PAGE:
by Queipo, Xavier
Xavier Queipo’s novel Kite follows the life of Francis, a Galician-born emigrant in the United States, who lives in the city of San Rafael, north of San Francisco, and works as a freelance translator and editor. At a showing of Apocalypse Now in the cinema, he meets Rose, a liberal and career-minded Irishwoman, and they start a passionate relationship. But their carefree and hedonistic relationship is threatened when Francis, who has been asked by his publisher, Martin, to complete a translation into English of the Portuguese writer José Saramago’s Essay on Blindness in record time, owing to the predictions that Saramago might win the Nobel Prize, is himself diagnosed with the onset of blindness. How will Rose react? How will Francis cope with this descent into darkness? And will he be able to finish his translation of Saramago’s work in time? Kite takes us on a journey into the lives of emigrants in the United States whose traditional upbringing is often in conflict with the permissive, liberal society they inhabit. Then there is Andy, Francis’s ex-lover and a loyal friend, for whom he still harbours intense feelings, and a return to the Galicia of his birth, an experience Francis hopes will be balsamic, but which may prove catastrophic. We are left with the image of a Chinese boy on the beach in San Rafael, trying to fly his kite, the symbol of something (or someone) at the mercy of the wind. The boy is grateful for the help Francis offers, but unsure whether to accept. There is the gesture; we are left with the time and space to interpret it.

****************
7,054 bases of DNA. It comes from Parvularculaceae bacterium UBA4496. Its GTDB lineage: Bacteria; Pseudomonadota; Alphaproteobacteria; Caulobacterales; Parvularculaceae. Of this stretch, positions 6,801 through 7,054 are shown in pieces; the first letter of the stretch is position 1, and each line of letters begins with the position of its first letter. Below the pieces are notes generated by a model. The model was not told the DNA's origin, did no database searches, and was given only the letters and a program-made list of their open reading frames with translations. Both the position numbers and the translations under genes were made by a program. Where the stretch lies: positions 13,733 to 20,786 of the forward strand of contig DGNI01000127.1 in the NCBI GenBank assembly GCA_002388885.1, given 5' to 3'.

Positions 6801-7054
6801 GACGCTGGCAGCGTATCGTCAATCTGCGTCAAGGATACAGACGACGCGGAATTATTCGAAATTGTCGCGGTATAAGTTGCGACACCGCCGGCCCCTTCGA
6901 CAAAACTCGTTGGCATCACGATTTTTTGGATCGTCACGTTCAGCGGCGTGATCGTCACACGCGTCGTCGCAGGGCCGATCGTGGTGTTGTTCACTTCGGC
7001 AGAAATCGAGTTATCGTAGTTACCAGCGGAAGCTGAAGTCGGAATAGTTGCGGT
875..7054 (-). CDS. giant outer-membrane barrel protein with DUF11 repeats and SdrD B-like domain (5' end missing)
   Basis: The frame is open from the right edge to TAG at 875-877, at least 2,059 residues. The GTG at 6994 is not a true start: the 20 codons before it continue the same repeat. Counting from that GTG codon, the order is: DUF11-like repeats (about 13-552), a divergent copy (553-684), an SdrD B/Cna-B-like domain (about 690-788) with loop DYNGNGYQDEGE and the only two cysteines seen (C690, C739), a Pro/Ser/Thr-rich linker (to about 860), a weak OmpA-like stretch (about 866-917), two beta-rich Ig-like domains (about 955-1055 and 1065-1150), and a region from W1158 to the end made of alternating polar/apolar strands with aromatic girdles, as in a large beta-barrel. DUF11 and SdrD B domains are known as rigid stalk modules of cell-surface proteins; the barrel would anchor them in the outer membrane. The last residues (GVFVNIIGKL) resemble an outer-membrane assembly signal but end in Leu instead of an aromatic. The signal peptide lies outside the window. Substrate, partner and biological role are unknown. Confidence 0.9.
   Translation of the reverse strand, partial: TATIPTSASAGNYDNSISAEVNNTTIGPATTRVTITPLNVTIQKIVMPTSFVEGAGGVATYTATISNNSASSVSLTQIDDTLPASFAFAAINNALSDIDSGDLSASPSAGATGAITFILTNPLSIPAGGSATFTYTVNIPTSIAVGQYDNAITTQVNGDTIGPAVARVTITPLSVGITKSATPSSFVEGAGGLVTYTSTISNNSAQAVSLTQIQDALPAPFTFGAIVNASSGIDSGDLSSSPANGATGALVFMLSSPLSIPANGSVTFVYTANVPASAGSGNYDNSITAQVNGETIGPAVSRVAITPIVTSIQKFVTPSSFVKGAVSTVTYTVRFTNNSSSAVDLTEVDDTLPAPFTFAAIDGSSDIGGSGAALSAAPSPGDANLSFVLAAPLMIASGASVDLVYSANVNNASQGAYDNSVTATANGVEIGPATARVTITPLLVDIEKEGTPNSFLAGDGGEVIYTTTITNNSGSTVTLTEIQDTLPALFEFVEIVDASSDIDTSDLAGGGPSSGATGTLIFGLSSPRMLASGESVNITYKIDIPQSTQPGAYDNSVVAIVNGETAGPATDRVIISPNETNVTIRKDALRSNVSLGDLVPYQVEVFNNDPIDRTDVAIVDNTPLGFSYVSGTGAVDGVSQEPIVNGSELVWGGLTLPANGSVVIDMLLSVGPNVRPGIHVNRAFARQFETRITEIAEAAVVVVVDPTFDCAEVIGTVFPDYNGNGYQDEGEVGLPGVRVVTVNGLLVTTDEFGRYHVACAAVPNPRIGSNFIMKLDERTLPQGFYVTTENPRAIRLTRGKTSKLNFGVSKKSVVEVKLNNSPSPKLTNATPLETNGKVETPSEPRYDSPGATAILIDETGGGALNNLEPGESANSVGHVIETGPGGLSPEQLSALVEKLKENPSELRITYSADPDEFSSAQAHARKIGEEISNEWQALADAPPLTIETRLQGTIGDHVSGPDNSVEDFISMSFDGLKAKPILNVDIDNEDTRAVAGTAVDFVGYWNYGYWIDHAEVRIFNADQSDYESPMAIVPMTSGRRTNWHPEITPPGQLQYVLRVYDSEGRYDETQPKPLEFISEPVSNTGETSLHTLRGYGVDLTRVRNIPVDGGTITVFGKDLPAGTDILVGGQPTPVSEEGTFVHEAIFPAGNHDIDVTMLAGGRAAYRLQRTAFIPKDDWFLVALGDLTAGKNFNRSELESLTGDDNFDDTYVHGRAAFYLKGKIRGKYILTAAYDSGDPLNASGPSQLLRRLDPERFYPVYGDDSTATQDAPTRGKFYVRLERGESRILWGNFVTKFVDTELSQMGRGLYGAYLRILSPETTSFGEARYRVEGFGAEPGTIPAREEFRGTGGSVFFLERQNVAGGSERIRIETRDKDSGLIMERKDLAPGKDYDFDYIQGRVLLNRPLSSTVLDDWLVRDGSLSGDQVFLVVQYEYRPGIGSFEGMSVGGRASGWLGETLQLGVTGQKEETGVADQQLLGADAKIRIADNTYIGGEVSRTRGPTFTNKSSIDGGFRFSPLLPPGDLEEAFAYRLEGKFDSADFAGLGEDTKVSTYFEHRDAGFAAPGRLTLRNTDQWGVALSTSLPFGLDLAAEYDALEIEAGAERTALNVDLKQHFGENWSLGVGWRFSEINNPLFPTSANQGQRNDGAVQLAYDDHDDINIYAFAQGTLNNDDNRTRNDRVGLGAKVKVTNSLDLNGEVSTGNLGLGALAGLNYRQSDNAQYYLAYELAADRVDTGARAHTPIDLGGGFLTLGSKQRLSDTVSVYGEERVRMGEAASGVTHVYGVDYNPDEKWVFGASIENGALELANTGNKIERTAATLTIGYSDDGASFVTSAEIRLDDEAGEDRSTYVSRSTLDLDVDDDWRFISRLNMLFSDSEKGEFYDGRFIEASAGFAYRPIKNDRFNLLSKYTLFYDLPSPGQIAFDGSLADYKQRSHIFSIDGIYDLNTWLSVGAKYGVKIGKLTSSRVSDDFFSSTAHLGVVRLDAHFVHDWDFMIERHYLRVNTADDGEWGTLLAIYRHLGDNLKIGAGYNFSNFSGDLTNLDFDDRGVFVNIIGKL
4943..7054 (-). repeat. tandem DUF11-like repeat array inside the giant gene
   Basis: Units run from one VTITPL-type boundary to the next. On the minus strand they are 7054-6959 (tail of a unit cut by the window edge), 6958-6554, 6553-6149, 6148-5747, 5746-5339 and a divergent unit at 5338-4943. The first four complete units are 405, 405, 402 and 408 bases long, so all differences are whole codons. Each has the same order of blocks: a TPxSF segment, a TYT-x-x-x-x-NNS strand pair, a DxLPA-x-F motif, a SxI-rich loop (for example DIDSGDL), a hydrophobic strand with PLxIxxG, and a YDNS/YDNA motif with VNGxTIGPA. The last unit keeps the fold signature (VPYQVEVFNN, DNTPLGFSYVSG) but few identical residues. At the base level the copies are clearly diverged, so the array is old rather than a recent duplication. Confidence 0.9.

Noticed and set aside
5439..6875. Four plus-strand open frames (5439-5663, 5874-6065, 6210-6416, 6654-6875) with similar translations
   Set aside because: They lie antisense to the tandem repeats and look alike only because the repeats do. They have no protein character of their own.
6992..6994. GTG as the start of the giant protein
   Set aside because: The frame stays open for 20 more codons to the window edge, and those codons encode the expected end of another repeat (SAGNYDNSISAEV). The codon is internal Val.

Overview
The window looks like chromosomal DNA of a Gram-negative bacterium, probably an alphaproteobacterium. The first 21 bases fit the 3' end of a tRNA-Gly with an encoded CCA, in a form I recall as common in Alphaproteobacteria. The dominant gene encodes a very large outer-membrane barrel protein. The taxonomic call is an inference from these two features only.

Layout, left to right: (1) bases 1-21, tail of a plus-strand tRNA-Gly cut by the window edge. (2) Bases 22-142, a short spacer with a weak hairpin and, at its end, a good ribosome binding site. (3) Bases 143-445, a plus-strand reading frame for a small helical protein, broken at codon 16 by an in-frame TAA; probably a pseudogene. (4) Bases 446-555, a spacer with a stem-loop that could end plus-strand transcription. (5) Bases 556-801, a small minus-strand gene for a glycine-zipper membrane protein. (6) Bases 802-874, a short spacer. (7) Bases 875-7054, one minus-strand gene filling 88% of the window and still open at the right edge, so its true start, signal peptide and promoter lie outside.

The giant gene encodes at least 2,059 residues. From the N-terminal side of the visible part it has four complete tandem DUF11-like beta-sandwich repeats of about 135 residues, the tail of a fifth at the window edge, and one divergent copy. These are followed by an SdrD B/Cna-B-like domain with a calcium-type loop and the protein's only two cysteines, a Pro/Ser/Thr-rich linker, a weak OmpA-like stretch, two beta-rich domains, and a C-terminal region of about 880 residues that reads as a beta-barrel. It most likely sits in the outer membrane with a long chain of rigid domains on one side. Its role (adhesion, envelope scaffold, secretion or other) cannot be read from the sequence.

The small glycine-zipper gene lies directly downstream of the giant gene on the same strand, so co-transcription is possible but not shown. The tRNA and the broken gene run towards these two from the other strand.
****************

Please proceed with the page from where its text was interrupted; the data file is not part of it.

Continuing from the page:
Publication Date: 13 July 2018 / Language: English / Paperback: 224 pages / Dimensions: 203 x 133 mm / Price: £8.99 / €11.99 / $14.99
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This is quite a reading experience and I found myself affected by almost every word that seemed to be carefully chosen to take us through Francis’s life and experiences. In the back of mind I kept hearing T.S. Eliot’s J. Alfred Prufrock saying that “there will be time” while not believing that to be so. The philosophical question of the meaning of life is everywhere here but as a question and not an answer.
Reviews by Amos Lassen